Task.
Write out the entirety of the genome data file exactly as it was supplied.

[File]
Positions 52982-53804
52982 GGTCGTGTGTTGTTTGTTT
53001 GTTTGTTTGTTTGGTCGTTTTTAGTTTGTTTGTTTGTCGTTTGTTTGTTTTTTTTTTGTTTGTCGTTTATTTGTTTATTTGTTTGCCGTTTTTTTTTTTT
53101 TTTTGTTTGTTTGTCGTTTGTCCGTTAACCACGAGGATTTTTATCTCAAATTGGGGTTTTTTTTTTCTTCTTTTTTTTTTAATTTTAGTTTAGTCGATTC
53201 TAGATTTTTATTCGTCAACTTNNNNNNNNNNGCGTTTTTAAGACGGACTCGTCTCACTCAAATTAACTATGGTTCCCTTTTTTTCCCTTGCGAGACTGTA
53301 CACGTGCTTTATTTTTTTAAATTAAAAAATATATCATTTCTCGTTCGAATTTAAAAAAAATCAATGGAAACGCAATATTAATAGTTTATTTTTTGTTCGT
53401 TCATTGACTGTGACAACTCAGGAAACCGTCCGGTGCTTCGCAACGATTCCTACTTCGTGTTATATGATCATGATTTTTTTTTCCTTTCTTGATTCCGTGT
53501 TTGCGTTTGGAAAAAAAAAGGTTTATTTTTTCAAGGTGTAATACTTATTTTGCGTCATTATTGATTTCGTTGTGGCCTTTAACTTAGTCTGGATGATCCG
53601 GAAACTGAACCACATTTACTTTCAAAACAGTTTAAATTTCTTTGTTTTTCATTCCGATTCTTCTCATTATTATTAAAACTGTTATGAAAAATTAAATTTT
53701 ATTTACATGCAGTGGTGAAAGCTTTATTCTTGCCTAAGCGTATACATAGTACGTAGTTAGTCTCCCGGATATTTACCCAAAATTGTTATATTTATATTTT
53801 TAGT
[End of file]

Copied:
Positions 52982-53804
52982 GGTCGTGTGTTGTTTGTTT
53001 GTTTGTTTGTTTGGTCGTTTTTAGTTTGTTTGTTTGTCGTTTGTTTGTTTTTTTTTTGTTTGTCGTTTATTTGTTTATTTGTTTGCCGTTTTTTTTTTTT
53101 TTTTGTTTGTTTGTCGTTTGTCCGTTAACCACGAGGATTTTTATCTCAAATTGGGGTTTTTTTTTTCTTCTTTTTTTTTTAATTTTAGTTTAGTCGATTC
53201 TAGATTTTTATTCGTCAACTTNNNNNNNNNNGCGTTTTTAAGACGGACTCGTCTCACTCAAATTAACTATGGTTCCCTTTTTTTCCCTTGCGAGACTGTA
53301 CACGTGCTTTATTTTTTTAAATTAAAAAATATATCATTTCTCGTTCGAATTTAAAAAAAATCAATGGAAACGCAATATTAATAGTTTATTTTTTGTTCGT
53401 TCATTGACTGTGACAACTCAGGAAACCGTCCGGTGCTTCGCAACGATTCCTACTTCGTGTTATATGATCATGATTTTTTTTTCCTTTCTTGATTCCGTGT
53501 TTGCGTTTGGAAAAAAAAAGGTTTATTTTTTCAAGGTGTAATACTTATTTTGCGTCATTATTGATTTCGTTGTGGCCTTTAACTTAGTCTGGATGATCCG
53601 GAAACTGAACCACATTTACTTTCAAAACAGTTTAAATTTCTTTGTTTTTCATTCCGATTCTTCTCATTATTATTAAAACTGTTATGAAAAATTAAATTTT
53701 ATTTACATGCAGTGGTGAAAGCTTTATTCTTGCCTAAGCGTATACATAGTACGTAGTTAGTCTCCCGGATATTTACCCAAAATTGTTATATTTATATTTT
53801 TAGT